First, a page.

Hearing aids are the most common form of treatment for mild to moderately severe hearing losses. Hearing aids come in a range of styles, brands, and technology levels. Ranging from very basic manual devices to more advanced automatic devices.
Hearing aids work to improve the overall quality of life by reducing listening effort and increasing social participation. The success of hearing aids requires both a highly motivated patient and an understanding of Audiologist.
Many patients with Alzheimer’s disease attend the clinic with a family member or friend for support, which is highly encouraged. At a hearing aid discussion appointment the patient is asked to list the environments that they might attend daily, weekly, and monthly. This allows the audiologist an insight into which level of technology might be most suitable for the patient’s needs.
For example, a patient attending tennis twice a week, book club once a week, and having lunch in a café or restaurant every second day might require the best hearing aids available to thrive in these harder listening environments. Whilst a patient with a more sedentary lifestyle might only require devices more basic in their performance.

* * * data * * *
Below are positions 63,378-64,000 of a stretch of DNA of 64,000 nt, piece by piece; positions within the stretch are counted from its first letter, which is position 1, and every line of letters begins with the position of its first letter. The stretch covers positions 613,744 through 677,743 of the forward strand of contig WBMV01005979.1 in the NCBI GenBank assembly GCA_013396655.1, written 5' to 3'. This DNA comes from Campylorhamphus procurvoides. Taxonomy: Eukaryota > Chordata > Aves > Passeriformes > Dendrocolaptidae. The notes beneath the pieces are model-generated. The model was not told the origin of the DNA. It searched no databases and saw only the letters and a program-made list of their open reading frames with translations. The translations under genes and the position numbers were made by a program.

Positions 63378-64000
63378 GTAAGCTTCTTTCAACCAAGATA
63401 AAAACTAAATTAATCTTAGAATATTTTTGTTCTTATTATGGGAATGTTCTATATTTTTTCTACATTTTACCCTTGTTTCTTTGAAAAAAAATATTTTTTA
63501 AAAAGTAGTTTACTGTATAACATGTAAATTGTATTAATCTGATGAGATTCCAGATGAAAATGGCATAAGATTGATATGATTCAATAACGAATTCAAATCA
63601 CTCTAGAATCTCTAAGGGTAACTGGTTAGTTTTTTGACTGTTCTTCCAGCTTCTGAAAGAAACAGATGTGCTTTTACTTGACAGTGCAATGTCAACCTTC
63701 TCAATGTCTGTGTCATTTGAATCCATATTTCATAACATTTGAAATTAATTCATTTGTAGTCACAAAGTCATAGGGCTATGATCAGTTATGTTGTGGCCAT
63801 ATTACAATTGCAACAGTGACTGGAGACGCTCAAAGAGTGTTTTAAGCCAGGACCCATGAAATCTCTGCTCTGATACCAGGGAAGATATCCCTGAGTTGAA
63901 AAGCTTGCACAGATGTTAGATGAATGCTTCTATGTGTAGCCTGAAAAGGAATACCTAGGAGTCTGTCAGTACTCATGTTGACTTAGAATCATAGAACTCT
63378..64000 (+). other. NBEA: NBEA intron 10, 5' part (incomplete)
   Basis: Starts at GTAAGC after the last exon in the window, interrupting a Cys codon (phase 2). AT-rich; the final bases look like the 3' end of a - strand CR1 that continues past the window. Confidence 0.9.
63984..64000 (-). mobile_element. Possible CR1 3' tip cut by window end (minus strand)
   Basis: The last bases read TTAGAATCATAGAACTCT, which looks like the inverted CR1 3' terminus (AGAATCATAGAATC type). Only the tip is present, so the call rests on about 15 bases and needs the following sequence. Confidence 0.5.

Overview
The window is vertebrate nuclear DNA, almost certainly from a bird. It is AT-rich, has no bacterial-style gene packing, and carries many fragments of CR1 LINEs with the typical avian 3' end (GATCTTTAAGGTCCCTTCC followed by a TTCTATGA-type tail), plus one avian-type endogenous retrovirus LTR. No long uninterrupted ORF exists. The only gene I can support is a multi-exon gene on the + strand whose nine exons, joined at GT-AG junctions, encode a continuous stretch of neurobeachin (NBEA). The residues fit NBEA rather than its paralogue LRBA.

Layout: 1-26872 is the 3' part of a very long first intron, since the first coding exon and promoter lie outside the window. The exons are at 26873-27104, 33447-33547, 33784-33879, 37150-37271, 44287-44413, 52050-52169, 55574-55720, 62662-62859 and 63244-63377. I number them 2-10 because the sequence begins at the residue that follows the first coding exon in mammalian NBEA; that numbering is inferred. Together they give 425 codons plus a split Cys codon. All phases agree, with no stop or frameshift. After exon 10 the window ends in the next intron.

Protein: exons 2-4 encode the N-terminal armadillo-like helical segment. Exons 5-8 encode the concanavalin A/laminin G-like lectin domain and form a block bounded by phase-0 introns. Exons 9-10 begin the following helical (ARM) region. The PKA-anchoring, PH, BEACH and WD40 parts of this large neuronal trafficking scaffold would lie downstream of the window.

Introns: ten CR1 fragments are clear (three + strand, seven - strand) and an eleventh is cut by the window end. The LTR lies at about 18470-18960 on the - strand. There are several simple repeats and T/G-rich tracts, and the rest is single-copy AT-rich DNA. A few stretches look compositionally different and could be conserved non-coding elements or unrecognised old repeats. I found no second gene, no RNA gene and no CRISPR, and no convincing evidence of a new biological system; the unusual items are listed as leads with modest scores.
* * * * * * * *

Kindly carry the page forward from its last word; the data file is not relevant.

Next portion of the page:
As is the case with most health problems, dementia research reinforces just how important early hearing loss treatment could be for Alzheimer’s patients. The takeaway message: By addressing hearing concerns earlier, we might be better equipped to prevent an Alzheimer’s diagnosis later in life.
Act today and find out whether a hearing aid may be the right choice for you or your loved one. Contact the hearing care experts at Attune Hearing and take charge of your ear health.